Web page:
• what they do for granted. Its in the "letting go" that thepeople, things and events in your life flow easily. This isthe difference between those who struggle and getnowhere, and those who appear to do very little andhave everything. The more you act upon what you have learned here,the more you will effortlessly just assume rapport withother people. Of course, you must practice, but soonit will be as natural as riding a bike or swimming—two other skills you only accomplished on the day youlet go of worrying and had faith. This book is about connecting with your greatestresource: other people. Its about establishing rapport,an instant bond, with them as you join together men-tally. You have seen that rapport is the link between 161
  • meeting and communicating, and how the quality anddepth of the rapport you establish can affect your out-come. Rapport can happen naturally or by design. We have looked at the meaning of communication asthe response you get and how, in order for your commu-nication to achieve its desired outcome, a little KFC cango a long way—in fact, not just in communication but inall areas of your life where you want a positive result. The basic template for greeting someone new is:Open—Eye—Beam—"Hi!"—Lean. You are first with theopen body language, eye contact, smile and "Hi," andthe lean sets you up for synchronizing. You can remem-ber that when you point your heart at another personyou convey your openness. You can choose your attitude. A Really Useful Atti-tude is paramount to how others perceive you and howyou feel about yourself. You know that your attitudekeeps you congruent, or believable, according to thethree "Vs" of communication. In other words, when youhave a Really Useless Attitude like anger, you look angry,sound angry and use angry words—all unappealing.Conversely, its easy to make yourself likable when youadopt a Really Useful Attitude, lets say, welcoming,because you will look welcoming, sound welcoming anduse welcoming words. We have covered body language, open and closed,and seen how, along with facial expressions and ges- 162
  • tures, it makes up 55% of what other people get from us.Thats why it is so valuable in synchronizing for rapportby design. When we say "I like you" to someone, what we reallymean is "I am like you." In rapport by design, we dontwait hopefully to see if we have things in common; wemove straight into synchronizing the body language,voice tone and words of the person we are meeting. Weknow that we have unconsciously been synchronizingemotional feedback all our lives from the people whohave influenced us—parents, peers, teachers, and soon—and therefore its easy and natural to synchronizeother people in order to make them feel comfortablewith us. In terms of talking with a new acquaintance, we haveseen that questions are the generators of conversationand that they fall into two categories: open and closed.Open questions open people up, and thats the goal ofconversation. You know that giving physical and spokenfeedback will "keep the ball in play." Conversation isabout describing your experiences to others, and themore colorfully you can do it, the more you can "talk incolor," the better they can imagine and share your expe-riences—and as a consequence increase the bondingand rapport you are creating by design. You have learned, to your surprise and delight, thatevery person you meet or already know presents you 163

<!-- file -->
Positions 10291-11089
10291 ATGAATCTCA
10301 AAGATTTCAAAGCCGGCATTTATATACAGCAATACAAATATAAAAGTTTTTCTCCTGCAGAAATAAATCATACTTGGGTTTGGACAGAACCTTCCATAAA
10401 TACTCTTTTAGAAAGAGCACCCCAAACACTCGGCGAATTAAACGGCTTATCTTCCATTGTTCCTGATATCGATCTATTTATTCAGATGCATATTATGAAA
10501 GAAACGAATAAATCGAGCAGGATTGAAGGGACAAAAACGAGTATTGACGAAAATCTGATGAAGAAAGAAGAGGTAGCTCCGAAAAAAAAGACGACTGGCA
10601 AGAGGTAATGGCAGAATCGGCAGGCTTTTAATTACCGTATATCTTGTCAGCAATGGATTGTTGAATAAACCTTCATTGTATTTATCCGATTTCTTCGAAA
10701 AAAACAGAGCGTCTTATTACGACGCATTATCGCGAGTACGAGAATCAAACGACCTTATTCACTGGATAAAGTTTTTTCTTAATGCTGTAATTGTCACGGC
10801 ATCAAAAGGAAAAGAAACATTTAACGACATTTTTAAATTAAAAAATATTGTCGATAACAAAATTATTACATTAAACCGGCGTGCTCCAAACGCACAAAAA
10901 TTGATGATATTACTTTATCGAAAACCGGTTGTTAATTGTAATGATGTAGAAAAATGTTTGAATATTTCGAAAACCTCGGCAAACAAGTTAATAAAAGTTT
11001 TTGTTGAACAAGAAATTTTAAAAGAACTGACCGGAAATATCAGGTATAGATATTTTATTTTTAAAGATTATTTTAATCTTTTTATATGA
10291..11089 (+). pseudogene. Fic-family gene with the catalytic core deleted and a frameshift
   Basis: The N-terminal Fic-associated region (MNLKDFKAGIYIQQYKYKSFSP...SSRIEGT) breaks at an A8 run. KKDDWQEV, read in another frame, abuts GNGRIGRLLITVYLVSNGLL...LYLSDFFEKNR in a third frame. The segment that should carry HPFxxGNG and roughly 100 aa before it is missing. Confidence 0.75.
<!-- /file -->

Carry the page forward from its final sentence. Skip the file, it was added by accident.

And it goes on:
• with a sensory puzzle. Do they prefer to connect on aVisual, Auditory or Kinesthetic wavelength? You havebegun developing insight into their perceptions of theworld around them. In fact, even if you have begun to implement the tech-niques in this book and gotten it all wrong—you are stillgetting it right! You are being proactive with people, asopposed to reactive or passive. There is no downside;you cant lose. If you are carefully observing peoplesbody language and expressions, listening to their words,watching their eye movements, giving feedback andmaking conversation—you are being proactive and theycant help but like you. As long as you have a Really Use-ful Attitude.Where Do I Start?L et me reiterate that this is not a new way of being, not a new way of life. I havent given you a magicwand to rush out into the street with and start tappingpeople over the head to make them like you. These aretools and techniques that help you establish rapportquickly. We have covered the four basic areas of makingpeople like you in 90 seconds or less: attitude, synchro-nization, conversation and sensory preferences. Improve-ment in any one of these areas will increase your ability 164